"I'm afraid they'll have to be some day, Harry," FDR replied. "The world is getting so small that even the people in Java are getting to be our neighbors now."
After dictating the speech he would deliver on December 8, 1941, FDR continued to revise it into the morning, scratching out phrases and penciling in inserts. "World history" was replaced with the more resonant "infamy"; "simultaneously and deliberately attacked" became "suddenly and deliberately attacked"; he added that the assault had come "without warning" but later crossed that out. He updated the speech with the latest information from the Pacific: "Last night Japanese forces attacked Hong Kong. Last night Japanese forces attacked Guam."
Displaying theatrical flare, Roosevelt invited Edith Wilson, widow of the late President Woodrow Wilson—the last president to preside over a country at war—to sit in the House gallery.
"Yesterday, December 7, 1941—a date which will live in infamy—the United States of America was suddenly and deliberately attacked by naval and air forces of the Empire of Japan," Roosevelt told Congress and the listening nation, in a speech that is etched into world history.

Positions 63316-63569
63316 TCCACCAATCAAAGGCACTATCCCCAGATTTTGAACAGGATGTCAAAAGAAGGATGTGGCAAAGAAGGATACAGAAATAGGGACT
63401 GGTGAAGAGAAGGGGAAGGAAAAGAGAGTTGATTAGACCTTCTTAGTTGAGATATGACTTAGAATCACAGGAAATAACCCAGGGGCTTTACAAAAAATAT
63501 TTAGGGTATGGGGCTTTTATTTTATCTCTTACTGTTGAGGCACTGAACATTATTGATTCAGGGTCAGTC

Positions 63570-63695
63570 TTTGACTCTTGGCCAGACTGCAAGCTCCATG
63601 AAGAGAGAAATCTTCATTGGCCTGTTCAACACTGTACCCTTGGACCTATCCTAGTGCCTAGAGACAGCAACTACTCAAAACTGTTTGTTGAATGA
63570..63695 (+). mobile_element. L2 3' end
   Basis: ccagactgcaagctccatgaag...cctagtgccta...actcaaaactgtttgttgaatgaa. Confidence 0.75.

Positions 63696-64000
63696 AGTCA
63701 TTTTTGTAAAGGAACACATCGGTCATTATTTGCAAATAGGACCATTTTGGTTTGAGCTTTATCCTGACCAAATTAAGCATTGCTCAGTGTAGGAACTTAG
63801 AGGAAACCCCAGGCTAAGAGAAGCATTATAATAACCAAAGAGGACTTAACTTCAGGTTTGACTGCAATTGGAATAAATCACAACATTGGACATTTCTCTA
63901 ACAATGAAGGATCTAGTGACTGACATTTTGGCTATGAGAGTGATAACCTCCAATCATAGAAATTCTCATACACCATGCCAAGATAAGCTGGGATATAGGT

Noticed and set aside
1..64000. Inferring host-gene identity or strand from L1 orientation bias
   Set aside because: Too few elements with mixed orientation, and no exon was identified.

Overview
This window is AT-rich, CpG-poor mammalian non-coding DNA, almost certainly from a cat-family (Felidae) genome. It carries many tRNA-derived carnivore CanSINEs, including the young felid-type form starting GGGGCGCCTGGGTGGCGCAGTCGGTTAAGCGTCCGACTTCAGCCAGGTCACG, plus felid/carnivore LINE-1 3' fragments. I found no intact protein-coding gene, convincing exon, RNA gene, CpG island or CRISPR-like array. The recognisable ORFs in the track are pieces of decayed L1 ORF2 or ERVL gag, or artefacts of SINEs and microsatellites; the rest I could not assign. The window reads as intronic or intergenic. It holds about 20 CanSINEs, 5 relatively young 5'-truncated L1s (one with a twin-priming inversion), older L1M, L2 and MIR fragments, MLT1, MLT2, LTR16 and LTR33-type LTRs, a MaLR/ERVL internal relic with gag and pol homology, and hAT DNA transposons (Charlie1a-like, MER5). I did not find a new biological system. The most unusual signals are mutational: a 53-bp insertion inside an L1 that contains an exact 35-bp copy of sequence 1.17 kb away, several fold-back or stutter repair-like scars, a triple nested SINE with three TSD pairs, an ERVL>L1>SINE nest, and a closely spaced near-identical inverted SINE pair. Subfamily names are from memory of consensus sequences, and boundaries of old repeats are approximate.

"The speech has the terse urgency of a telegram," Clinton speechwriter Michael Waldman later wrote in My Fellow Americans, his history of important presidential speeches. "His power comes not from grandiloquent phrasing but from the repetition of bad news. Roosevelt—like Winston Churchill—recognized that to mobilize public opinion, he could not sugar-coat the news from the battlefield. Successful leadership in a crisis requires, first, that the public understands the gravity of the situation, and trusts the leaders to tell the truth. Only then will citizens rally and believe the good news when it comes."
Not bad advice even today.
Robert Schlesinger is a deputy assistant managing editor at U.S. News & World Report. He is also the author of White House Ghosts: Presidents and Their Speechwriters (Simon & Schuster, 2008).